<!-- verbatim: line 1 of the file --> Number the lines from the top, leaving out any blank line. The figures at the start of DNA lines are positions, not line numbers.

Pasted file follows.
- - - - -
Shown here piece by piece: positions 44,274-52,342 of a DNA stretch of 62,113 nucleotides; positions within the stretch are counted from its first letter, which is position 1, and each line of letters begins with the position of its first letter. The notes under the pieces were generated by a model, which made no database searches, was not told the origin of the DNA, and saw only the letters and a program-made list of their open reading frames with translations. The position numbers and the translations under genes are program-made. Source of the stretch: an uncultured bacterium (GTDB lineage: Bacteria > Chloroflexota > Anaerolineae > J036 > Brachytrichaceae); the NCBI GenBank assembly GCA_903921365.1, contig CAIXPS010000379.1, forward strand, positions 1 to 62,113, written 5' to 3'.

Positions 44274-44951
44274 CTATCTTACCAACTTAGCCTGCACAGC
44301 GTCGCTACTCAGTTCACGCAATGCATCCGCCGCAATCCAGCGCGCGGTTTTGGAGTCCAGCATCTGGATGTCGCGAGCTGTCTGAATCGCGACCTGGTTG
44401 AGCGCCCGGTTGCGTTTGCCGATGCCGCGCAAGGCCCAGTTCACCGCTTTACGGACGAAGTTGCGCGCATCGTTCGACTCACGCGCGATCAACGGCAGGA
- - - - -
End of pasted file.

Shown here piece by piece: positions 44,274-52,342 of a DNA stretch of 62,113 nucleotides; positions within the stretch are counted from its first letter, which is position 1, and each line of letters begins with the position of its first letter. The notes under the pieces were generated by a model, which made no database searches, was not told the origin of the DNA, and saw only the letters and a program-made list of their open reading frames with translations. The position numbers and the translations under genes are program-made. Source of the stretch: an uncultured bacterium (GTDB lineage: Bacteria > Chloroflexota > Anaerolineae > J036 > Brachytrichaceae); the NCBI GenBank assembly GCA_903921365.1, contig CAIXPS010000379.1, forward strand, positions 1 to 62,113, written 5' to 3'.